Last Update: Wednesday, July 23, 2014
|2014 Highlander: Toyota's Credible Crossover Gets Beefy Styling, More Room, Clever Extras|
|Written by Mark Maynard | Creative Syndicate|
|Wednesday, 21 May 2014 18:16|
Photo Credit Creative Syndicate
Highlander is also available in all-wheel drive and as a gasoline-electric hybrid.
The midsize, three-row crossover is the minivan of 21st century. The sleek SUV-lite is not as good at moving people or their stuff, but the selling points are no sliding doors, no boxy shape, no unflattering social labels.
Most crossovers have styling attitude, like an angry bird or brooding parent. And the redesigned 2014 Toyota Highlander joins the flock.
Now in its third generation, the Highlander has morphed over the years from a simple, family vehicle to a credible three-row midsize crossover with seats for seven or eight and V-6 guts to pull a 5,000 pound trailer.
The biggest changes to the 2014 Highlander are in its beefy styling and a little more thirdrow elbowroom, a new sixspeed automatic plus some nifty new features and more cabin refinement.
Sizewise, the new Highlander has the same-length wheelbase (109.8 inches) but the body is 2.7 inches longer, about a half inch wider and about the same height, at 70 inches with the shark fin antenna.
There are now four trim levels or "grades" -- LE, LE Plus, XLE and Limited - in front- or all-wheel-drive. And as before there are three engine choices: 185-horsepower, 2.7-liter fourcylinder; 270-horsepower, 3.5-liter V-6; and gasolineelectric hybrid, available in the Limited grade only.
Pricing starts at about $30,000 for the LE with four-cylinder engine and goes to $50,650 for the Hybrid Limited Platinum. The Limited Platinum (gas engine) tester was $42,990, including the $860 freight charge from Princeton, Ind. It had no options.
A new six-speed automatic replaces a five-speed in V-6 models and gives a 1 mpg improvement in city and highway mileage. The V-6 is rated 19/25/21 city/highway/ combined. I was getting around 21.3 mpg combined in my week of driving.
AWD decreases fuel economy by just 1 mpg in both categories. The gasoline electric hybrid is rated 27/28/28, which Toyota says is best-in-class for a midsize, three-row vehicle.
While the trend in these $30,000 to $40,000 crossovers is to create a "premium" appearance to the interior accommodations -- certainly so in the Hyundai Santa Fe and Nissan Pathfinder -- the Highlander still appears valueoriented and sturdy.
But many amenities have been added and soundproofing was emphasized, including acoustic-type glass for the windshield. There is a new dash pad silencer, enhancements to body sealing and hydraulic engine mounts. And despite all this, I still had to crank the radio volume at highway speeds to cover ambient noise.
A roll-top center console is a clever way to dig into the depths of storage or access the 12-volt plug. Handy shelf space built into the lower face of the instrument panel is meant to lay a cellphone, with a cutout to run the charging cable to a choice of ports just below. But there's no option for Toyota's phonecharging mat.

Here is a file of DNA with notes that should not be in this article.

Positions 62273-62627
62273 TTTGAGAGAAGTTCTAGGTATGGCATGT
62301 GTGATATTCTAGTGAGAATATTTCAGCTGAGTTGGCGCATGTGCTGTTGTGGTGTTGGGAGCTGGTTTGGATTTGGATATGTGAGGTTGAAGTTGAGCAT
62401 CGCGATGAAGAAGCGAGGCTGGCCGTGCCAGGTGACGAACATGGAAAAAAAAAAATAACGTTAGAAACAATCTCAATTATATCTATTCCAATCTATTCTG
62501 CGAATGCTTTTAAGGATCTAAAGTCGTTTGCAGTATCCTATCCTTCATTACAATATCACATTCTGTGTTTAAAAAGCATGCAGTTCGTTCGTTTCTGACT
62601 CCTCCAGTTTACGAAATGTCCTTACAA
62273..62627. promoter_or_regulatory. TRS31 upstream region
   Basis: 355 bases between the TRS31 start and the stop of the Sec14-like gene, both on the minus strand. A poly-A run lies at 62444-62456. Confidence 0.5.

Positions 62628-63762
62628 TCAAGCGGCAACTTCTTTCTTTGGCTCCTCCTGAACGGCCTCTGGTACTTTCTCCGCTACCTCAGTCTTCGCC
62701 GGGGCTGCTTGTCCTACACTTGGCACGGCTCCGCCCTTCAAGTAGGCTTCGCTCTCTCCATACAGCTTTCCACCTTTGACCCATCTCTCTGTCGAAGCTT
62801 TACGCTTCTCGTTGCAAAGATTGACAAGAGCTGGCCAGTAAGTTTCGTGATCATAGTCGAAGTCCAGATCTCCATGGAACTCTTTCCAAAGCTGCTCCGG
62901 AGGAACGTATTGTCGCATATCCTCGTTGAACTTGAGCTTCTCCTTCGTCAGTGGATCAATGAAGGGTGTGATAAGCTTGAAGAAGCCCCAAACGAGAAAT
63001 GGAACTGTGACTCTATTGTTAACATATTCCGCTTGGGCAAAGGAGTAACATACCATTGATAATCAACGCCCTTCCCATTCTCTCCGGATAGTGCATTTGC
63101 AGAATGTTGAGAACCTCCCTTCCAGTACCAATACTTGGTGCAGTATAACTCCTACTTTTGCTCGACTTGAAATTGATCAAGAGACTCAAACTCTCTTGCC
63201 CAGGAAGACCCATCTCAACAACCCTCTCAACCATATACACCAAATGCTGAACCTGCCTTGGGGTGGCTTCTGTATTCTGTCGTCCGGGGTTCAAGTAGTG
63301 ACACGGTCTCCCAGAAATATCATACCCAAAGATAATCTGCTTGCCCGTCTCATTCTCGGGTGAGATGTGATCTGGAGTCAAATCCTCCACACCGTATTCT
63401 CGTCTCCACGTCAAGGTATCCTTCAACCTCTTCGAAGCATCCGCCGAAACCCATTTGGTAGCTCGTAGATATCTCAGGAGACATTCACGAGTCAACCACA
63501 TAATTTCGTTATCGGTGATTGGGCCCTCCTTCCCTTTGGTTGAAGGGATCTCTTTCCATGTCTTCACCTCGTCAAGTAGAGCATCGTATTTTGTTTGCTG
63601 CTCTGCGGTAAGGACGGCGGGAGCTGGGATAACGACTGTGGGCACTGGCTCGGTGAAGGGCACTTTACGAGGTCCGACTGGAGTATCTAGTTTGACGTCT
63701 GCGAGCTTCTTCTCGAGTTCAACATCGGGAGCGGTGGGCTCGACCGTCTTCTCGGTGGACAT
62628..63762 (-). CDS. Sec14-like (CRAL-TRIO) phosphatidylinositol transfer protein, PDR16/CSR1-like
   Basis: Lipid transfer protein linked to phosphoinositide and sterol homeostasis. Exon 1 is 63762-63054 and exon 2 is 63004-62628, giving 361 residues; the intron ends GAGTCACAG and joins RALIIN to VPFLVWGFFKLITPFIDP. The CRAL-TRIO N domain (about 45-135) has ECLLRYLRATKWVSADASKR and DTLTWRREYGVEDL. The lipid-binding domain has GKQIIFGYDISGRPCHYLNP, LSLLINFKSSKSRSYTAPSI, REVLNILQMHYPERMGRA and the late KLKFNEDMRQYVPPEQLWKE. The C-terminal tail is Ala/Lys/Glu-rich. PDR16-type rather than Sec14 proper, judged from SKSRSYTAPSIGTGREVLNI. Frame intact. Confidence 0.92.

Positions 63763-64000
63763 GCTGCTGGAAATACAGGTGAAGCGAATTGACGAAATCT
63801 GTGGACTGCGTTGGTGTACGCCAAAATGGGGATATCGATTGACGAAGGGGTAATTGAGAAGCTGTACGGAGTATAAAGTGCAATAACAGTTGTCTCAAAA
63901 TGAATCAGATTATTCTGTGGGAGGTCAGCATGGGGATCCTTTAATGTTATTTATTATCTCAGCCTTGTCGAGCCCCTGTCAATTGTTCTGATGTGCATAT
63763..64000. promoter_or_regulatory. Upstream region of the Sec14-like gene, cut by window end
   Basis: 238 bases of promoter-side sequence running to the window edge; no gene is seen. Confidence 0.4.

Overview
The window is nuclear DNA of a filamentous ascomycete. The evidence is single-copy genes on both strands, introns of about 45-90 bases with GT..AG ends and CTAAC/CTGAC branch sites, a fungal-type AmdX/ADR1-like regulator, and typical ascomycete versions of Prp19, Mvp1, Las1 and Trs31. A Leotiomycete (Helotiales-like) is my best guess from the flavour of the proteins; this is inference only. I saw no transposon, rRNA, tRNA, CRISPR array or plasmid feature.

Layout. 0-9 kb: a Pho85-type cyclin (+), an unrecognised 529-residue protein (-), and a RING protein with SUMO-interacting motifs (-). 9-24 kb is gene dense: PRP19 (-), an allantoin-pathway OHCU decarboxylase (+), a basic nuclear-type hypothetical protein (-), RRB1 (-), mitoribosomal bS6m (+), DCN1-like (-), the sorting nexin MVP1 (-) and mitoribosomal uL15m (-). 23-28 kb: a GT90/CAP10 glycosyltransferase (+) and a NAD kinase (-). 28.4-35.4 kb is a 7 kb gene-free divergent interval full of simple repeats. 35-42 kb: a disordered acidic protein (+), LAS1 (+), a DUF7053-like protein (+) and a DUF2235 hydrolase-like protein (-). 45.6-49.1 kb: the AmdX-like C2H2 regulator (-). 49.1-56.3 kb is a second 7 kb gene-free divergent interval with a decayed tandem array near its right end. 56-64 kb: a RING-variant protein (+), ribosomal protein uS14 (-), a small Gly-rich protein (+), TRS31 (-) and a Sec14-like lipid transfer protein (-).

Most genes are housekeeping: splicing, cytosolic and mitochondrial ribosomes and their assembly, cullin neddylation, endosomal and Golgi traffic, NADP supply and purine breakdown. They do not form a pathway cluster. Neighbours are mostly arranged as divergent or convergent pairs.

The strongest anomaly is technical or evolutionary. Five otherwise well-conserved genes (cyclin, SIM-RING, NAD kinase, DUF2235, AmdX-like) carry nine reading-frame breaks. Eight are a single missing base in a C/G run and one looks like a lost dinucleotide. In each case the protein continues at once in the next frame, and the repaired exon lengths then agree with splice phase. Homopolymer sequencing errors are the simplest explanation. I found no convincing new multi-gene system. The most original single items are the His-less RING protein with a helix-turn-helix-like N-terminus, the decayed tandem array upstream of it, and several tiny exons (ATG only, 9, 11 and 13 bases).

The Limited's front seats are heated and cooled and the second-row captain's chairs have heaters and a collapsible side tray with cup holders. There is a new fabric headliner and optional second-row sunshades.
Getting into the third row is fairly simple for the children who will ride back there. The second-row seats slide and have a one-step folding function. There is generous footroom and up to 38.4 inches of legroom, which can vary depending on who is in the front or third-row seats. The second-row floor is flat so three-across in an eightpassenger configuration will be as comfortable as possible.
The 60/40 split third-row has 3.7 inches more width and reclining seat backs. But there are no temp or fan controls, as there are in the second row. The third row folds flat into the floor and can be pulled back into position with little effort. Space behind the third row is a little larger now and there is some basement storage.
The V-6 performance is tirespinning strong. There's no problem getting up to cruising speed, as there can be in the Santa Fe and the Pathfinder -- and the Highlander is no lightweight at 4,354 pounds. AWD gas models have ondemand four-wheel traction (Dynamic Torque Control), differential lock, hill-start assist and downhill assist.
Ride quality can feel trucky, but the suspension is firm for good control without wallow.
Safety features include eight air bags, including a driver's knee bag and front passenger seat cushion. Four-wheel disc brakes are large enough to control the mass -- twin-piston 12.9-inch vented discs front; single piston, 12.2-inch solid discs rear, which are slightly larger than those of some competitors.
The Platinum model includes the Driver Technology Package, which adds a precollision system with dynamic radar cruise control and lane departure alert with automatic high beam headlights.
The Highlander owner who is ready to trade in will find many likeable additions -- at a higher price. The tester was $3,300 more than a comparable Santa Fe, which has a significantly longer warranty.
Overall, the 2014 Highlander is a good catch-up remodel but it won't outpace the competition.